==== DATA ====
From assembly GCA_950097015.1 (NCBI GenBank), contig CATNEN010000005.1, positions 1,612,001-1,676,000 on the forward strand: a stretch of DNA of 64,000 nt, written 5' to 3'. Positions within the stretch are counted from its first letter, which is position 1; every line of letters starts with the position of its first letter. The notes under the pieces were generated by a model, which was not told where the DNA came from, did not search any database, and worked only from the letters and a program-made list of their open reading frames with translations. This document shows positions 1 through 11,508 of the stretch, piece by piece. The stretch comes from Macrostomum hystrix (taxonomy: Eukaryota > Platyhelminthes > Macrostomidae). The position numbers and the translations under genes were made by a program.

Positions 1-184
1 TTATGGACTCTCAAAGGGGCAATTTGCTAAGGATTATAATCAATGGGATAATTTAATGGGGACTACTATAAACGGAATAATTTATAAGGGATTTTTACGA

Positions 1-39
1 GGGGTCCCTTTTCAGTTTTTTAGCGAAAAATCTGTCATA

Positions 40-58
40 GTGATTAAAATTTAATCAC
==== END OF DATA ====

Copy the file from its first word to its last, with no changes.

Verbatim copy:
From assembly GCA_950097015.1 (NCBI GenBank), contig CATNEN010000005.1, positions 1,612,001-1,676,000 on the forward strand: a stretch of DNA of 64,000 nt, written 5' to 3'. Positions within the stretch are counted from its first letter, which is position 1; every line of letters starts with the position of its first letter. The notes under the pieces were generated by a model, which was not told where the DNA came from, did not search any database, and worked only from the letters and a program-made list of their open reading frames with translations. This document shows positions 1 through 11,508 of the stretch, piece by piece. The stretch comes from Macrostomum hystrix (taxonomy: Eukaryota > Platyhelminthes > Macrostomidae). The position numbers and the translations under genes were made by a program.

Positions 1-184
1 TTATGGACTCTCAAAGGGGCAATTTGCTAAGGATTATAATCAATGGGATAATTTAATGGGGACTACTATAAACGGAATAATTTATAAGGGATTTTTACGA

Positions 1-39
1 GGGGTCCCTTTTCAGTTTTTTAGCGAAAAATCTGTCATA

Positions 40-58
40 GTGATTAAAATTTAATCAC